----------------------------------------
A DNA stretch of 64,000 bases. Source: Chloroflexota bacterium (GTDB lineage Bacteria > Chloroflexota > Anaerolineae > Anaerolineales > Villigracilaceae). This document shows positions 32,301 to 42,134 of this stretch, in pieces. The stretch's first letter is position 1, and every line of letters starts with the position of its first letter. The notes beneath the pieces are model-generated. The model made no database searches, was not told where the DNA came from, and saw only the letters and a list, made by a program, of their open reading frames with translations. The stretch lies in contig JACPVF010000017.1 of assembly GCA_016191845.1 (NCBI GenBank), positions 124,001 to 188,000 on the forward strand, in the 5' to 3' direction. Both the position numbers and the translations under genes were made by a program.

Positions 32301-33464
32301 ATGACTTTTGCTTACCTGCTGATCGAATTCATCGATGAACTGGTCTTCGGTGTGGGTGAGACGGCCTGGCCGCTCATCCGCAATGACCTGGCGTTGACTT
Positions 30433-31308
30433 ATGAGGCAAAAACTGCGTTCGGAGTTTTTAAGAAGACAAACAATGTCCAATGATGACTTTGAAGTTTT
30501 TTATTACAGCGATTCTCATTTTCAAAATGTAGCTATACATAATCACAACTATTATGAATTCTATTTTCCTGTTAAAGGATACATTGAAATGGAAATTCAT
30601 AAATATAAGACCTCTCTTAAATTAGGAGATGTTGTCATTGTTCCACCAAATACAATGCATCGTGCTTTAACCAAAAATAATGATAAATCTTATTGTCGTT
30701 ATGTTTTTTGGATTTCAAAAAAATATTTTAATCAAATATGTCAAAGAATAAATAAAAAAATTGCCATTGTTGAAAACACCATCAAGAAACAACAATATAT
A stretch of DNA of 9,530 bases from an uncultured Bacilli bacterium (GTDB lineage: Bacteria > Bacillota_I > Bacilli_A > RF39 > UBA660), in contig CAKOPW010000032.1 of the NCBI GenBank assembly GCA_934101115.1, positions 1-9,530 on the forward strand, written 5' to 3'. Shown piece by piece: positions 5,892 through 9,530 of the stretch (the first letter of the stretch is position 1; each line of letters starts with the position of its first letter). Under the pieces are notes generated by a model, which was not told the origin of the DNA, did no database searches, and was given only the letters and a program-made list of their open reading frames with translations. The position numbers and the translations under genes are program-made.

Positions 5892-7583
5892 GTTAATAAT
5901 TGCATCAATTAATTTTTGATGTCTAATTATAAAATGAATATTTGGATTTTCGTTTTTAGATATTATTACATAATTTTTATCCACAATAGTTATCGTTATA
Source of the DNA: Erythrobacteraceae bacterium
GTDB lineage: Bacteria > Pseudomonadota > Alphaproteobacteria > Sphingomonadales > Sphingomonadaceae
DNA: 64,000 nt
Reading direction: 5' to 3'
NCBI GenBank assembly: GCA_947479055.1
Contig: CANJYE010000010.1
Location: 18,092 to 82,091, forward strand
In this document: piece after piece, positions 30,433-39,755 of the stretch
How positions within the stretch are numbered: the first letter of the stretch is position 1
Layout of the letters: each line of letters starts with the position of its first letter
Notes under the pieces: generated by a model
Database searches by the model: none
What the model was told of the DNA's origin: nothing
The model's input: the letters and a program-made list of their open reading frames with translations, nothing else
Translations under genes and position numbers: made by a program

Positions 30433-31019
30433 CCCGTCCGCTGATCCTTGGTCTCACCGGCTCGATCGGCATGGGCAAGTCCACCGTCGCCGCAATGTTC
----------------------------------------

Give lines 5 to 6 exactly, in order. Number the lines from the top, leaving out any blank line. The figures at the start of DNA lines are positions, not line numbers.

30433 ATGAGGCAAAAACTGCGTTCGGAGTTTTTAAGAAGACAAACAATGTCCAATGATGACTTTGAAGTTTT
30501 TTATTACAGCGATTCTCATTTTCAAAATGTAGCTATACATAATCACAACTATTATGAATTCTATTTTCCTGTTAAAGGATACATTGAAATGGAAATTCAT